Sunday, June 3, 2018

E. coli strikes again

Five people in the United States have died since March and approximately 200 are sick as a result of an Escherichia coli infection apparently acquired from romaine lettuces grown in the Yuma region of Arizona.  However, the authorities have been unable to pinpoint the source of the contamination.

Though E. coli are found in the gut of man and animals, only certain strains cause serious illness.  These strains have assembled many genes that enable them to attach to the cells lining the intestine and produce very damaging toxins called Shigatoxins.  This is an example of the continuous evolution of bacteria.  Many of these new strains are the result of bacteriophage infection transferring genes between bacteria or possibly by direct transfer between strains.

Various posts responding to news reports of the outbreak have suggested washing the lettuces as a means of preventing illness.  Unfortunately, washing, even in chlorinated water, will not guarantee removal of the bacteria, as they can attach to the lettuce or even localise in the stomata of the leaves.  I obtained the following image from https://www.inverse.com/article/28938-e-coli-detection-lettuce-feces.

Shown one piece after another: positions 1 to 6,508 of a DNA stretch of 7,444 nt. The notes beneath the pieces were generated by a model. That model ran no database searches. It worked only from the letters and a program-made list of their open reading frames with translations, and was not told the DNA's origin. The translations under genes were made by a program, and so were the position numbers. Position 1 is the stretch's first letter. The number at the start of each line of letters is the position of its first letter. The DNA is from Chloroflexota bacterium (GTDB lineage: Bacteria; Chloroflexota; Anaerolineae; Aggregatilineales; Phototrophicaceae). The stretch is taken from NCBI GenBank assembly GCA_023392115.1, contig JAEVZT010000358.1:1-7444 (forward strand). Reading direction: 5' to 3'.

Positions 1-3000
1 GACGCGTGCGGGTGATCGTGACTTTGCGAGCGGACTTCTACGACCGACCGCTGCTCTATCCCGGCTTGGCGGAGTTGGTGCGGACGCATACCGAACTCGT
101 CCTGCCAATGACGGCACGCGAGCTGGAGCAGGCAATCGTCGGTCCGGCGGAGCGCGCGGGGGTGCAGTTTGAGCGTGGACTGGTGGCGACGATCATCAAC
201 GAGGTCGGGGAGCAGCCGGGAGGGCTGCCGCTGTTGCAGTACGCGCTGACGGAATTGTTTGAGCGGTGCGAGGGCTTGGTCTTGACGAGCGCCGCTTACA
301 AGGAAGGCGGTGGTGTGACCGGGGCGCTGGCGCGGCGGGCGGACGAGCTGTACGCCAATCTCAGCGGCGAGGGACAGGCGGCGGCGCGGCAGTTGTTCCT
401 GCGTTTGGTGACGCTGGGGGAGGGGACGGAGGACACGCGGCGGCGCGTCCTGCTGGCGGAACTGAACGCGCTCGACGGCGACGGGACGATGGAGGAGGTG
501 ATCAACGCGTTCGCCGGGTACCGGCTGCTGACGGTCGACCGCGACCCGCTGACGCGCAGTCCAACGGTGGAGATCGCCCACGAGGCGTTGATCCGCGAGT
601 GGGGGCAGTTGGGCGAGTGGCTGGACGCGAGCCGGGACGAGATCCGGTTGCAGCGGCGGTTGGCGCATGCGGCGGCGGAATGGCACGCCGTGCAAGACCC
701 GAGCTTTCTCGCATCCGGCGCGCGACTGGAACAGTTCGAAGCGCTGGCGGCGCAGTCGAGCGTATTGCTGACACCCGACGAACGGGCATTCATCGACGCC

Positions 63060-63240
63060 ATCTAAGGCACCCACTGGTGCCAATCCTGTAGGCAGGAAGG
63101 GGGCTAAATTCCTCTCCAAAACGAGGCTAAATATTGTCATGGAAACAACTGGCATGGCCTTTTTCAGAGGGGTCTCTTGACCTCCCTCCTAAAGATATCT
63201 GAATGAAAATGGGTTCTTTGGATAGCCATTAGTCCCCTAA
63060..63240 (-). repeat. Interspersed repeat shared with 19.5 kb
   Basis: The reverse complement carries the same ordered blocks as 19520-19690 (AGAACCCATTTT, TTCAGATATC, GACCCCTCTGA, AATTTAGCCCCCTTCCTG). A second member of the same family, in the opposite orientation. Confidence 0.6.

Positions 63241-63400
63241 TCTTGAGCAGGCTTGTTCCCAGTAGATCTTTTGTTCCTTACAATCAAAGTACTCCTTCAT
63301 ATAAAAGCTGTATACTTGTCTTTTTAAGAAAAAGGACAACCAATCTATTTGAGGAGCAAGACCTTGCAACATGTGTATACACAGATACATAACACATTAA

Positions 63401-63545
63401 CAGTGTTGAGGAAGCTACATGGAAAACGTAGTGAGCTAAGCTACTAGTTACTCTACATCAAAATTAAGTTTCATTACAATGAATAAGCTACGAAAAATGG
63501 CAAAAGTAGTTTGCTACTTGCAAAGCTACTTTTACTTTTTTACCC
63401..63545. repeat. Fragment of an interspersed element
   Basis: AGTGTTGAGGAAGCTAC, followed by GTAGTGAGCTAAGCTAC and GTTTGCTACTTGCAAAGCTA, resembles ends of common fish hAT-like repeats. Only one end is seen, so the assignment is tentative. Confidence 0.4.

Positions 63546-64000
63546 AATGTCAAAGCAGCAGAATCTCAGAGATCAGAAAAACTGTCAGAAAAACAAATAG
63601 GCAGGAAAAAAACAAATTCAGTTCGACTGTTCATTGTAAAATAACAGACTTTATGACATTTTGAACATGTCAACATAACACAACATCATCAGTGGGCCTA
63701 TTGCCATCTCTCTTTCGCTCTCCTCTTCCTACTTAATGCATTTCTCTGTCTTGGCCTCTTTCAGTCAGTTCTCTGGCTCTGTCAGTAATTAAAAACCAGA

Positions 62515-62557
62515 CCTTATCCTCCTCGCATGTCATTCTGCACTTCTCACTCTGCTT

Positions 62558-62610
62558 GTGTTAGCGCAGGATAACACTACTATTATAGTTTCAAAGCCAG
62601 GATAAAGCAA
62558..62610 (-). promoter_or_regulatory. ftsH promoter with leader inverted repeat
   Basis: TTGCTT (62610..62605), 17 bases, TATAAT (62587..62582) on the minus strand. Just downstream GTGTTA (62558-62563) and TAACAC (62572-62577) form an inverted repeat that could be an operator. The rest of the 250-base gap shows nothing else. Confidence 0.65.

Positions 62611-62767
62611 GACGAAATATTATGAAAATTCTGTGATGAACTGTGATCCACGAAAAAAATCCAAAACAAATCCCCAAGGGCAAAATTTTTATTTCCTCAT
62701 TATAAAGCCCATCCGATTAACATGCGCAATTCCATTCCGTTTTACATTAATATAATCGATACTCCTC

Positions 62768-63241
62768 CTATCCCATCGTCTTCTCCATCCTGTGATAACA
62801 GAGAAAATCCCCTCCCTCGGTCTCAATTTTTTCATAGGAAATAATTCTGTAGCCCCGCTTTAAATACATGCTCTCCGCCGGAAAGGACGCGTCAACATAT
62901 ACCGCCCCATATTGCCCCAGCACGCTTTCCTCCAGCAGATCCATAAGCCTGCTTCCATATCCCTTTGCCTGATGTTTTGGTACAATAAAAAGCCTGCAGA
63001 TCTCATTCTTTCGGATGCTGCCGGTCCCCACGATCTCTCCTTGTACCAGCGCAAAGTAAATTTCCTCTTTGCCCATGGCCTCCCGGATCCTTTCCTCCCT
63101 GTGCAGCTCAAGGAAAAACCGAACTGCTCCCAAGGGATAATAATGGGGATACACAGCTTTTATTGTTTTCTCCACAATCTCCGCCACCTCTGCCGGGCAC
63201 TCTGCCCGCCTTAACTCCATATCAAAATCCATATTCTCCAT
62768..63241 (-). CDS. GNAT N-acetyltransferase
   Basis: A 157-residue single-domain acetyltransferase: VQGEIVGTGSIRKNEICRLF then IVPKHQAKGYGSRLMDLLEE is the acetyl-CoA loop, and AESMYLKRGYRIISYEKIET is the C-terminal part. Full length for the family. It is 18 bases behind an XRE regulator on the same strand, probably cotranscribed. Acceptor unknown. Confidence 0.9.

You can see bacteria within the stoma; it is clear that they would be very difficult to wash out.

This outbreak was originally thought to be caused by bagged and chopped lettuce, but inmates in a prison in Alaska also became ill after eating whole head lettuce.  In view of these facts, it is unfortunate that consumer advocates are urging the FDA to introduce new rules to speed up investigation of such outbreaks.  It is hard to see how new rules would influence the investigations, given that it has so far been impossible to tie the contamination to a single farm, processor or distributor.

The one fairly sure conclusion is that the lettuces have become contaminated with faeces, since this E. coli is not a natural inhabitant of the environment.

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